ENSLAVED GIRL MELVINIA SHIELDS CASTS A SHADOW TO THE WHITE HOUSE
Clayton County’s picturesque village of Rex recently held a celebration of the life, legacy and destiny of Melvinia Shields. Melvinia’s great-great-great granddaughter would become America’s first African-American First Lady. A monument dedicated to Melvinia was unveiled in the village of Rex on June 26.
There was a festival atmosphere in Clayton County’s bucolic village of Rex on June 26 with tents, banners and live gospel music. Hundreds of people came out basking in the bright, warm weather to witness the unveiling of the Melvinia Shields monument and the release of the book “American Tapestry: The Story of the Black, White, and Multiracial Ancestors of Michelle Obama” by author Rachel Swarns that both serves to connect Rex and tell the story of the family ties to Michelle Obama and the White House.
Interest began in the fall of 2009 when an article was published in the New York Times revealing genealogical research that linked a young slave girl, Melvinia as the great-great-great grandmother of Michelle Obama, with the small farm on the outskirts of a village that would later be known as Rex, Georgia. Since the 1840s, Rex was the center of a farming community with a large grist mill, a cotton gin and a few store fronts. It’s the sort of picturesque community you would see in a postcard with a babbling brook and mill wheel turning slowly in the current.
Melvinia was bequeathed in a will from her South Carolina owner to a relatively prosperous Clayton County farm family headed by Henry Shields in 1850 when she was about six years old. The Shieldses grew cotton, corn and other staples, and owned two other slaves. In 1860, at the dawn of the Civil War, Melvinia gave birth to her first child, Dolphus, the father being the Shields’s oldest son Charles (according to DNA research revealed in the book), a white man. Melvinia remained with the Shields family through the Civil War. Melvinia was living on the farm near Jonesboro during the epic Battle of Jonesboro August 31-September 1, 1864, that sealed the fate of Atlanta. The Shields’s farm was in audible distance of the fighting of this final battle of the Atlanta Campaign that would reassure the reelection of Abraham Lincoln.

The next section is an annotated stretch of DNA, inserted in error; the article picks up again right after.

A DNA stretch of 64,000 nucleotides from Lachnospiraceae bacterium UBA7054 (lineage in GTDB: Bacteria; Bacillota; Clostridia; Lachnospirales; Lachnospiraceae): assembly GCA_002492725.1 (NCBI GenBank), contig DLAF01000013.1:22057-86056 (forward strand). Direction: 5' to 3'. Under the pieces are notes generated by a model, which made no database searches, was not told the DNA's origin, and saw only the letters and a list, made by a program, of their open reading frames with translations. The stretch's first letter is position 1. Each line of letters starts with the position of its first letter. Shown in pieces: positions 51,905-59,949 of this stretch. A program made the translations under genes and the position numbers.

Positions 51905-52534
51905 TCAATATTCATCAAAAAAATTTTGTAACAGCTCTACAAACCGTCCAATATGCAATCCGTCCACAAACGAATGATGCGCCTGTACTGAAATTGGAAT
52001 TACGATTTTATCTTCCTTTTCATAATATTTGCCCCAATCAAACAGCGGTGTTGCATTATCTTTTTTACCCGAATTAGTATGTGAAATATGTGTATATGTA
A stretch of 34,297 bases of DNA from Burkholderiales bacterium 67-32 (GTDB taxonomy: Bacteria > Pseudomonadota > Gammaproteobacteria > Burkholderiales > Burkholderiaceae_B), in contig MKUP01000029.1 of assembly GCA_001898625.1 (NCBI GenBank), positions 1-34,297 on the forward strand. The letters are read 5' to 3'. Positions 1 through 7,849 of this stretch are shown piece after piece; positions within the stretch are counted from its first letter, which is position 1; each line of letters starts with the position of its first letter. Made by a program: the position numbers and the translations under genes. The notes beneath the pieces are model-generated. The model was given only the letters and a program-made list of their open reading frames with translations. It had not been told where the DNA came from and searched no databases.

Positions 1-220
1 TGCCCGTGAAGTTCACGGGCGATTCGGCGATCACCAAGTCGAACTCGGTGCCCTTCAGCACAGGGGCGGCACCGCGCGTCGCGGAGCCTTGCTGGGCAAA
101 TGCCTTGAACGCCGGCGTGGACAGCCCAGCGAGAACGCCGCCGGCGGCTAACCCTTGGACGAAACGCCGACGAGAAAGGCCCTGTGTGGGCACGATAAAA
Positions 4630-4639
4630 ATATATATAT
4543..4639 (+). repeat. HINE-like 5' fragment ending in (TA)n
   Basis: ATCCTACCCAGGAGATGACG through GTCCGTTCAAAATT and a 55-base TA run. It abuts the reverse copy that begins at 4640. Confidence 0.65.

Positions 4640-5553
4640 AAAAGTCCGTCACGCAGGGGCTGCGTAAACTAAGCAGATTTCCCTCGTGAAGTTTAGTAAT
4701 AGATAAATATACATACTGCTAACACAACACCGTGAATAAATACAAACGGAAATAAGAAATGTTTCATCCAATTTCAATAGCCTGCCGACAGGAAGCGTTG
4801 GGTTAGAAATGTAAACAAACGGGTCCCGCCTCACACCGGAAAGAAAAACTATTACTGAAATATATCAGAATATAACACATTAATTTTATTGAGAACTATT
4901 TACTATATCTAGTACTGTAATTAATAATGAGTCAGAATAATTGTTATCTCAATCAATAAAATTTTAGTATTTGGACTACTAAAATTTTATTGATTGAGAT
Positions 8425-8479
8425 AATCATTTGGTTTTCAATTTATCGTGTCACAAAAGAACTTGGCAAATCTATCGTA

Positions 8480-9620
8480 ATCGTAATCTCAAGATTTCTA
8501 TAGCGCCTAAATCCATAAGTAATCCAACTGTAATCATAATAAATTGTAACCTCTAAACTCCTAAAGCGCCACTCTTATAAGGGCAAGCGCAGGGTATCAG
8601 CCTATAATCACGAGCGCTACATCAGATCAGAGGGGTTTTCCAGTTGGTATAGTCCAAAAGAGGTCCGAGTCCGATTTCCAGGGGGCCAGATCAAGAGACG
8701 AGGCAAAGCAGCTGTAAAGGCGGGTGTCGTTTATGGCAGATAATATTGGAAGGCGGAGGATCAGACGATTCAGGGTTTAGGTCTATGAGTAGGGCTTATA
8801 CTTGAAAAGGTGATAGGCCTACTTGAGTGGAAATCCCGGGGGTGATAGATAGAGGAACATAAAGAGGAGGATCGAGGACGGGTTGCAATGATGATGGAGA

According to the 1870 census, Melvinia was employed as a farm laborer, washwoman, maid, and was the mother of four children, three of whom were listed as mulatto. She continued to live on the Clayton County farm of Charles Shields until the end of the 19th century.
Melvinia next appears in the census living in Kingston, Bartow County, Georgia, under her married name Mattie McGruder. Employed as a midwife, she shared a home with her adult children and four grandchildren. According to the late Miss Ruth Applin of Kingston, who not only knew Melvinia but married her grandson Emory, “Mattie McGruder [was] a loving, spiritual woman seen often with her bible and singing hymns.” Melvinia died at the age of 94 and is buried in the churchyard at Queen Chapel Methodist Church in Kingston.
The monument unveiling ceremony in Rex was followed by an author’s presentation and book signing at the National Archives in Morrow, a fitting location due to the genealogical and family records playing such a vital role in bringing the story to light. More than 500 people were in attendance, including the Georgia Department of Economic Development Tourism Division and Clayton County officials who have been working on the Melvinia Shields project for several years. At the end of the program, the black and white members of the Shields family who came from around the Southeast gathered for group photographs and conciliatory remarks to cap off a truly uplifting occasion.